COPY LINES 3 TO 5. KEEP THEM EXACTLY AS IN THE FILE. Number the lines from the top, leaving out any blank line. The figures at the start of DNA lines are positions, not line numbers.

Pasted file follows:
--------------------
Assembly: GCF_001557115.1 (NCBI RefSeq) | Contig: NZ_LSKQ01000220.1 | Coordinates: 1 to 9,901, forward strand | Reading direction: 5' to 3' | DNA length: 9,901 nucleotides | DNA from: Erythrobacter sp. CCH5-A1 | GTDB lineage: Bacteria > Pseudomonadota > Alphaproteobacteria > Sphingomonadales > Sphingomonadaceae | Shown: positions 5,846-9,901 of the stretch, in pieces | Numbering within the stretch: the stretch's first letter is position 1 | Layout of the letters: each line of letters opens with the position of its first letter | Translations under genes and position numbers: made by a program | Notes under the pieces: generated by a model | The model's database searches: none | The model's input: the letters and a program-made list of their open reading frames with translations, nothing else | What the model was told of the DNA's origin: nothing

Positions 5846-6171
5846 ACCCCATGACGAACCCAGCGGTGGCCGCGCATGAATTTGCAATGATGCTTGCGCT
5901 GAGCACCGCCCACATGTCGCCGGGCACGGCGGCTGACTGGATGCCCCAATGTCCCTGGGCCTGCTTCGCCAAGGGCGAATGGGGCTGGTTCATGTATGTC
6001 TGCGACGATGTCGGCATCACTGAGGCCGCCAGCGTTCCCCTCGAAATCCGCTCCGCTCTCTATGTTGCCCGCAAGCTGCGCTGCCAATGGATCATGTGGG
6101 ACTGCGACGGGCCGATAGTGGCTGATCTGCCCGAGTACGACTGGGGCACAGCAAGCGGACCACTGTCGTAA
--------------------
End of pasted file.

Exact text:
5846 ACCCCATGACGAACCCAGCGGTGGCCGCGCATGAATTTGCAATGATGCTTGCGCT
5901 GAGCACCGCCCACATGTCGCCGGGCACGGCGGCTGACTGGATGCCCCAATGTCCCTGGGCCTGCTTCGCCAAGGGCGAATGGGGCTGGTTCATGTATGTC
6001 TGCGACGATGTCGGCATCACTGAGGCCGCCAGCGTTCCCCTCGAAATCCGCTCCGCTCTCTATGTTGCCCGCAAGCTGCGCTGCCAATGGATCATGTGGG